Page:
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Margie Singleton – Ode to Billie Joe

Margie Singleton's version of Bobbie Gentrie's Ode to Billie Joe. This song got a lot of play on country music stations in the late 1960s but has all been forgotten in the past 50 years. The oldies stations still play Bobbie Gentry's version but I doubt many country stations still play Margie Singleton.

The irony of the song is that the Tallahatchie Bridge is not a good one to commit suicide on. It's only about 20 feet above the river that is fairly deep and muddy, and plenty of people have jumped off it and walked away without a scratch. https://farm3.staticflickr.com/2705/4539269463_edfbbb8d6c_b.jpg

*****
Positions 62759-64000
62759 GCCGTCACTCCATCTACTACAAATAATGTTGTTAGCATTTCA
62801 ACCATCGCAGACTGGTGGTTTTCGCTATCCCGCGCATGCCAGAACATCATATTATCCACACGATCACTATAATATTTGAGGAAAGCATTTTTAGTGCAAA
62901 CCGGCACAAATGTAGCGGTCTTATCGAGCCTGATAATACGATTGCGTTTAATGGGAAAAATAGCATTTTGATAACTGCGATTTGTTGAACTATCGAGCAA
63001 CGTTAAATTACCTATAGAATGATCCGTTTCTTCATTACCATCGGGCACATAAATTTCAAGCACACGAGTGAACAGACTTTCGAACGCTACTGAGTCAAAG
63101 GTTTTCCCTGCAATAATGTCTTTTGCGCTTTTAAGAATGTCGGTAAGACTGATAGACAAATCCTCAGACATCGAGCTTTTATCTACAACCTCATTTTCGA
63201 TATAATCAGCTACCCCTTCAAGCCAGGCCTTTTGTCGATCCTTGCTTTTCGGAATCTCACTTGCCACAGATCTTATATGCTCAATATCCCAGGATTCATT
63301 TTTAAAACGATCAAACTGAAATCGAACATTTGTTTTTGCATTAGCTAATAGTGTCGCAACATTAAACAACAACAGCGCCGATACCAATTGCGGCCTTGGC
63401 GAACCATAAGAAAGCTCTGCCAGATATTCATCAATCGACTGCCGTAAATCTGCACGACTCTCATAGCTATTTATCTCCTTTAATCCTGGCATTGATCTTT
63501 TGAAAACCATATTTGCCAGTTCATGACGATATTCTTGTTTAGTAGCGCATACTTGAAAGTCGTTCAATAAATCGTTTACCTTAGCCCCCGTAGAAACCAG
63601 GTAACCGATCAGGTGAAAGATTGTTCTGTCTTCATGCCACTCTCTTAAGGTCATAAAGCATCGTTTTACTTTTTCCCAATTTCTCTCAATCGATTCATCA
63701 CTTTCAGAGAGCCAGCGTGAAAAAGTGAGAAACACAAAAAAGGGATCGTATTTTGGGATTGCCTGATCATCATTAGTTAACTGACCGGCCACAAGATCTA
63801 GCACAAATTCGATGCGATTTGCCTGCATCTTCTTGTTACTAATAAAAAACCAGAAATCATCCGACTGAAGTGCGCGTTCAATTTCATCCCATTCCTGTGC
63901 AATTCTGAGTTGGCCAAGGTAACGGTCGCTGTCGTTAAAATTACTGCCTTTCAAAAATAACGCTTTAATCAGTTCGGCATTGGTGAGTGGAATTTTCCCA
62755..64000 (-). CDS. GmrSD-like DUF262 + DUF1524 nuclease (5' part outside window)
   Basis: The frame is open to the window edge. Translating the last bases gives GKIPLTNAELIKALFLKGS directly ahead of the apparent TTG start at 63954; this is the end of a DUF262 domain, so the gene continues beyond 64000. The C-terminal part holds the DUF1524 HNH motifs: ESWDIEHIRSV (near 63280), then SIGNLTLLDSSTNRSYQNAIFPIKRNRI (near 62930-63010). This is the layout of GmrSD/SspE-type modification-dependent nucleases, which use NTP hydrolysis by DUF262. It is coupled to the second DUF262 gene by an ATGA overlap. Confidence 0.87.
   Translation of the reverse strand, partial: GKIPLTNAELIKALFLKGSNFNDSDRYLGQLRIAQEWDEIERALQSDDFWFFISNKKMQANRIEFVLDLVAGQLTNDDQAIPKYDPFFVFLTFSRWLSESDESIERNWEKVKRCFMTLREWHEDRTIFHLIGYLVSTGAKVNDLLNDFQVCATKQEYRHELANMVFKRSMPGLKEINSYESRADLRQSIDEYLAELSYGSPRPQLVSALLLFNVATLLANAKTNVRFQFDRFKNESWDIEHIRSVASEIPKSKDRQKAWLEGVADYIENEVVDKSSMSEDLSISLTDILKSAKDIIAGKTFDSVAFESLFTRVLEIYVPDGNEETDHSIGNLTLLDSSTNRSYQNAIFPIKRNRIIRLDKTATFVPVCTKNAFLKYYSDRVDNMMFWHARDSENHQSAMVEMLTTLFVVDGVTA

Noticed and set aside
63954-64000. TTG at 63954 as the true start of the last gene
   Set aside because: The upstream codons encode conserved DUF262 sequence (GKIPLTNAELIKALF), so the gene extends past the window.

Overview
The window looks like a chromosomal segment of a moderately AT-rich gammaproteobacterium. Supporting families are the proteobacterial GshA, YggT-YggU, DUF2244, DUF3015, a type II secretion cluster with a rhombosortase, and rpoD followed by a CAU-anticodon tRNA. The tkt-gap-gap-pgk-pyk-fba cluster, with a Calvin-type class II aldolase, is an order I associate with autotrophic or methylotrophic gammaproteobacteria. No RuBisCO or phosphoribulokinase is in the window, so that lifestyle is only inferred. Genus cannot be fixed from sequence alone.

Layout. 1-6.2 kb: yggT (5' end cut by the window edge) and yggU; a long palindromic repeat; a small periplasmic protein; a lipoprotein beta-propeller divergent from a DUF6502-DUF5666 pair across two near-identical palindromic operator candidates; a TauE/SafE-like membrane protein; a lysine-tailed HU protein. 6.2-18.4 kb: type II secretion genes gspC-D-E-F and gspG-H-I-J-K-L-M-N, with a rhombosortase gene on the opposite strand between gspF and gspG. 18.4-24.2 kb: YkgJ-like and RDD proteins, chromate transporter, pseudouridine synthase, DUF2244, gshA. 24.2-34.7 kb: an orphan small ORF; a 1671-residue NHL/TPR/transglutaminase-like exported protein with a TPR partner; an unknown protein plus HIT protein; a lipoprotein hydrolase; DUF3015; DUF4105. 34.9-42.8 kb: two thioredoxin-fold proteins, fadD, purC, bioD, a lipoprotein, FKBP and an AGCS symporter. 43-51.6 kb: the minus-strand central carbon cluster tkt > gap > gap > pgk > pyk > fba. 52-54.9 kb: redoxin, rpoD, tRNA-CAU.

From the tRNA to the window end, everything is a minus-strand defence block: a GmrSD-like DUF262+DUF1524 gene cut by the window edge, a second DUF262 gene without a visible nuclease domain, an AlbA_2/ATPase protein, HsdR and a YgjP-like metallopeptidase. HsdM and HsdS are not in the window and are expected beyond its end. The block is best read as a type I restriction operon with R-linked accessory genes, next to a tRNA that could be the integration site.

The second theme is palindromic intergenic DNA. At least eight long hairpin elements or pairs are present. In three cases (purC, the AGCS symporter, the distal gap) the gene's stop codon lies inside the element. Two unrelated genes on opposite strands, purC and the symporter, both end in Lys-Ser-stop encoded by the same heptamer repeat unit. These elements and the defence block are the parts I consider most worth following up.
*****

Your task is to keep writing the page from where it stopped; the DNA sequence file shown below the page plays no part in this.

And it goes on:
Bobbie Gentry intended for the song to be more ironic then about suicide. Bobbie Gentry's goal with the song called out the callousness of society as the Vietnam War was escalating, with the family noting the suicide in with more mundane business of life.

The Strange Story Of ‘Convoy’: How A Trucker’s Protest Anthem Became A ’70s Hit

"Even though "Convoy" is sung by a fictional character and its story is fantastic, Fries' use of trucker lingo resonated throughout popular culture — by the end of the 1970s, millions of Americans had used a CB radio. Sure, "Convoy" is a novelty song, but it topped the pop and country charts and became a phenomenon, inspiring movies and TV shows. It's also an improbable protest song — an asphalt fable of workers pushing back at a system that always seems to lean on them the hardest."